Is Britain Set for Its Very Own Cannabis Revolution?
While the US appears to be slowly moving toward legalizing marijuana entirely, the UK weed industry is lagging behind its Yank counterpart. Is the "green rush" going to reach the British Isles anytime soon?
Doug Fine giving a talk on cannabis law reform at London South Bank University. Photo by Jake Lewis
The US war on cannabis is over and there's no turning back, according to author Doug Fine. Doug took the stage at London South Bank University last week as part of a world tour devoting to spreading news of the "green economic revolution" currently underway in the US, where a legal—and potentially highly profitable—weed industry is sprouting up thanks to some states decriminalizing marijuana.
"My message is this: if it can happen in the US, then it can happen here in the UK," a relaxed Doug told his audience of academics, activists, students, and journalists. "There’s no stopping this train now."
That Fine is upbeat isn't particularly surprising. His most recent book, Too High to Fail: Cannabis and the New Green Economic Revolution, provided a blueprint for America's nascent medicinal cannabis industry. Published in 2012, it took a look at Mendocino County, California, where Sheriff Tom Allman bucked longstanding trends in American law enforcement and essentially sanctioned regulated, organic, eco-friendly cannabis cultivation. (The Feds later put a stop to Allman's innovations, and earlier this year the California sheriff came out against Colorado's legalization of weed.)
Fine effectively predicted the future of the pot industry before any state allowed anyone to sell weed without calling it "medical marijuana." Today, cannabis is pretty much as legal as tobacco in Washington and Colorado, and the market for weed is one of the fastest-growing areas of the economy—according to some estimates, it'll be worth $2.34 billion a year by 2014 and top the $10 billion mark by 2018 as legalization spreads.
A medical marijuana dispensary in San Francisco. Photo via
In London, however, Doug was more focused on the potential for a "green rush" in the British Isles. "Look at what’s happened in Portugal," he said, referring to the country's relaxation of drug laws that made the possession of any drug for personal consumption a misdemeanor at worst.
Few governments would accept that heroin addicts aren't criminals, as Portugal has, but many nations are exploring new ways of approaching and exploiting cannabis. In October, Uruguay announced that it would be the first country in the world to effectively nationalize the cannabis industry in a bid to undermine organized crime. That same month, Romania legalized the use of cannabis derivatives for medicinal purposes and became the tenth country in Europe to recognize the legitimate medicinal uses of the drug, while Switzerland made possessing ten grams of pot or less a minor misdemeanor.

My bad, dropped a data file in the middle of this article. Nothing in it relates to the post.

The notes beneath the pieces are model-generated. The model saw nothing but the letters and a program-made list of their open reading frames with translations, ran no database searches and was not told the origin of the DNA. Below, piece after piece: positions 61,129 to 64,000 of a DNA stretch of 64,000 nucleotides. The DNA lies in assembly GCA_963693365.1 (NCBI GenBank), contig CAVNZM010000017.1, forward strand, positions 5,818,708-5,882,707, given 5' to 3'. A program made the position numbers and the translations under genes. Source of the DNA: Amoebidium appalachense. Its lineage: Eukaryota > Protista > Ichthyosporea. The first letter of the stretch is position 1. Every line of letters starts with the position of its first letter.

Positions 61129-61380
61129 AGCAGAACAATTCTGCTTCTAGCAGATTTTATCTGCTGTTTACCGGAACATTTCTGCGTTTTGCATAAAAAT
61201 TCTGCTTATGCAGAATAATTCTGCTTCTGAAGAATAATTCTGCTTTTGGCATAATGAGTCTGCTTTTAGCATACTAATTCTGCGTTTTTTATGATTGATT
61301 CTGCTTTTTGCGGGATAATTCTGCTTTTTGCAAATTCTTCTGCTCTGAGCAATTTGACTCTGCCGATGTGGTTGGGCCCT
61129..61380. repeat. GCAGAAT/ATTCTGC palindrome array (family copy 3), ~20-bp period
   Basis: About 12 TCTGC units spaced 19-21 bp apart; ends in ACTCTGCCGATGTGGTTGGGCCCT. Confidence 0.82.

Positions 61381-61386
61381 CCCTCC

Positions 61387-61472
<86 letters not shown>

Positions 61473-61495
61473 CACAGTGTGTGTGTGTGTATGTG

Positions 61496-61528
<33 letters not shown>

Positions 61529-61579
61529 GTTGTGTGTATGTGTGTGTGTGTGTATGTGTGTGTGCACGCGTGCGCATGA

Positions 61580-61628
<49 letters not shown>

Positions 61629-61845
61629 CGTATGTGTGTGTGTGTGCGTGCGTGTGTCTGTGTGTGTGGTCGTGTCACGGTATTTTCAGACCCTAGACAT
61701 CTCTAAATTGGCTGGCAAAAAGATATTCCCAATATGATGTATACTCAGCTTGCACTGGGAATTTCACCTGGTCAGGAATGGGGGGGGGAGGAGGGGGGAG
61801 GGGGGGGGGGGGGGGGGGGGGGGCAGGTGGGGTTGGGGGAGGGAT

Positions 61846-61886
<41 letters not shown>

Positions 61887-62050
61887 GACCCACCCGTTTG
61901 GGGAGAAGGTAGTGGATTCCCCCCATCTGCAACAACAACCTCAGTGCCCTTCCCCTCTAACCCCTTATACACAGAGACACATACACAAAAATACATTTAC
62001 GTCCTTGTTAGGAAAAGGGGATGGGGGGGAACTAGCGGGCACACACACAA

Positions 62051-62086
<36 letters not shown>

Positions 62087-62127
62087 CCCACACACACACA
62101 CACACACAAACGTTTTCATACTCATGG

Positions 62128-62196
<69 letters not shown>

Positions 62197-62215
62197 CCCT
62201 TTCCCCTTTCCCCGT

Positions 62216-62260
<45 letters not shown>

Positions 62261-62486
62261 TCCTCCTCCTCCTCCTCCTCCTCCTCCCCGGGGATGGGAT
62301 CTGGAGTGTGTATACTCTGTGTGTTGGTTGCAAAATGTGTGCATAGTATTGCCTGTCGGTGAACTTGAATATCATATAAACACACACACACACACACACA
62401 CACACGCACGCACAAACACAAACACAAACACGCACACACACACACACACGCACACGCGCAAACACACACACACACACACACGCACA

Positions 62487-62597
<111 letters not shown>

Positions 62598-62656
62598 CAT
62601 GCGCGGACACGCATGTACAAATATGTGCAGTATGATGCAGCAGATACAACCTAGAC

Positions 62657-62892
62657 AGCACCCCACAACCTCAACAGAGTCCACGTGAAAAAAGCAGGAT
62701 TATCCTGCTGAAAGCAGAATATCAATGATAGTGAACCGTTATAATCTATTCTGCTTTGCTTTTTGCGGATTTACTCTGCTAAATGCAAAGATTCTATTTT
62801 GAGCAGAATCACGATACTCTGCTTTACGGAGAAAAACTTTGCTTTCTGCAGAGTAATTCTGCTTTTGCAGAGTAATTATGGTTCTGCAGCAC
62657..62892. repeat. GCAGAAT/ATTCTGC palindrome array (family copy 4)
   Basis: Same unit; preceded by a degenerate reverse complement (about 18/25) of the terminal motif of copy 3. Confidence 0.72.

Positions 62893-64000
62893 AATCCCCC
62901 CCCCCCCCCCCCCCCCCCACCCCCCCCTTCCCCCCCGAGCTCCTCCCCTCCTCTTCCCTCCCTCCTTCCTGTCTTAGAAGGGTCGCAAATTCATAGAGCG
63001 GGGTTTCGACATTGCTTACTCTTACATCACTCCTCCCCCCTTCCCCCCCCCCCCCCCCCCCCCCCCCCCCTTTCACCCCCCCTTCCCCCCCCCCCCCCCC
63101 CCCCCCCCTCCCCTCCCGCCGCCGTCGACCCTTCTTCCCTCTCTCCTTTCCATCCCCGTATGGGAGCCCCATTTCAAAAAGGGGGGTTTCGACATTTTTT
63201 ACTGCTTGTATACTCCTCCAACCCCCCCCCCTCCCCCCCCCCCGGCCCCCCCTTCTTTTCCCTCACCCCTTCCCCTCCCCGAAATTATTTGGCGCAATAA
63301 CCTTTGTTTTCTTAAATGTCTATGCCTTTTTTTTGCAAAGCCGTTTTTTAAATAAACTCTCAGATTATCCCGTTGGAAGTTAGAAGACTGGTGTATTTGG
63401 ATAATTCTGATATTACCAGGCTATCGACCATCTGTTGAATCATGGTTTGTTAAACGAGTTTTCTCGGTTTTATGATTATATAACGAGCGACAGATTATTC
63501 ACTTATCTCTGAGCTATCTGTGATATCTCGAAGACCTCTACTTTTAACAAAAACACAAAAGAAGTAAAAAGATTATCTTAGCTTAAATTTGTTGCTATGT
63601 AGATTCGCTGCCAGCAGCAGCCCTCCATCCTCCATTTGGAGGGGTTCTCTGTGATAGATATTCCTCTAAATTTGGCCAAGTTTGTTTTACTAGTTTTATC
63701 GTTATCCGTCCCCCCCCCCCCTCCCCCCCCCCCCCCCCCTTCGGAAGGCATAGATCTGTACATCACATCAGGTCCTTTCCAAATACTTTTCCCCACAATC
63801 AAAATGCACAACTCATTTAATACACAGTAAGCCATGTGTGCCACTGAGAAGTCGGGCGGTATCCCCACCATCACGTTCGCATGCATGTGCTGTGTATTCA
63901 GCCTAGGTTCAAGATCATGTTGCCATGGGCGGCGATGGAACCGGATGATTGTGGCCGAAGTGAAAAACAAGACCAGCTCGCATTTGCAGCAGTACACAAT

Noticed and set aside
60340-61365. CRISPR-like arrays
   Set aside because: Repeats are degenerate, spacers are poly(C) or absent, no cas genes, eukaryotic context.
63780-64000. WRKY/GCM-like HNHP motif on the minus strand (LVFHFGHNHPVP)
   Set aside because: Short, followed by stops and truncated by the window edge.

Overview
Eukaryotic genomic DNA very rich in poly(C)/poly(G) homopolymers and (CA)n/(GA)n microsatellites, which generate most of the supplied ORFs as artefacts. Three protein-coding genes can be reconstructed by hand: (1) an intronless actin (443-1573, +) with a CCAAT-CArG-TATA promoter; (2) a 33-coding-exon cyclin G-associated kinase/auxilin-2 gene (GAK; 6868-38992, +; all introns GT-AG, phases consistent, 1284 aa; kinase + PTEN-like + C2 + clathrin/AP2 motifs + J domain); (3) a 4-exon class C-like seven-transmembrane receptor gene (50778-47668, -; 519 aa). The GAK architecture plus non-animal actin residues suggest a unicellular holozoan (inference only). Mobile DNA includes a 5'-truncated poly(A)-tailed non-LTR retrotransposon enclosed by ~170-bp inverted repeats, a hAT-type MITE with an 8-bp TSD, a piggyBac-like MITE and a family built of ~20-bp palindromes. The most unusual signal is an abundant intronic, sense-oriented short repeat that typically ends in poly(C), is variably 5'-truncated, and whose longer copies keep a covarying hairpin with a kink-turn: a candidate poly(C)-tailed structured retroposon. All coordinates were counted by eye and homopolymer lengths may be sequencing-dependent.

Meanwhile, in Britain, the surprise appointment of Liberal Democrat Norman Baker—a former advocate of cannabis reform—to the role of Home Office drug tzar further buoyed hopes among UK cannabis campaigners that the green rush was lapping at Britain's shores.
But could Fine’s model for a regulated, organic, sustainable cannabis industry really take root in Britain?
Calls from both the House of Commons and Lords late last year to revisit Britain’s drug laws were promptly dismissed by Prime Minister David Cameron, who once made noises indicating he'd be open to reform. But Parliament did spur Deputy PM Nick Clegg into ordering a review of international reform alternatives that will likely look toward Washington and Colorado's recent reforms.
The arguments made by Doug about marijuana in the US can easily be applied to the UK. On a local level, legalization, or at least decriminalization, is a no-brainer, but politicians who have explored those options in the past have ended up hitting a brick wall. In April of 2012, when Green Party politicians called for cannabis cafes to be licensed in Brighton, the city’s head cop, Graham Bartlett, agreed that decriminalization was the way to go. But the people in charge of the country's marijuana policy have turned up their collective nose at such suggestions.
West Midlands police dismantling a cannabis factory in Birmingham. Photo via
A study published in September by the Institute for Social and Economic Research, which is connected to the University of Essex, claimed that the country could earn up to £1.25 billion ($2 billion) a year in tax revenue if weed was decriminalized. Others claim the figure would be much larger, with the Independent Drug Monitoring Unit estimating that it could be as high as £6.7 billion ($10.79 billion) per year based on current market prices. According to the pro-legalization Beckley Foundation, the UK would also benefit from cuts to the law enforcement budget—a shift to a regulated cannabis industry could save the government between £200 to £300 million ($321 to $483 million) a year.
The problem is that Britain has a long history of politicians, including Cameron, posturing about relaxing cannabis laws when at the fringes of power before reneging on that stance once they're sitting at the head of the table. (For an across-the-pond example of this, see Obama, Barack.)
And despite the liberalization of laws in the US at state level, the US federal government’s commitment to both the war on drugs and the international agreements that bind world powers to prohibition means that Britain’s politicians couldn’t currently deliver Doug Fine's dream world even if they wanted to. Unless, of course, a UK prime minister was willing to unilaterally withdraw from the country's global obligations and risk upsetting our special relationship and trade agreements with the US.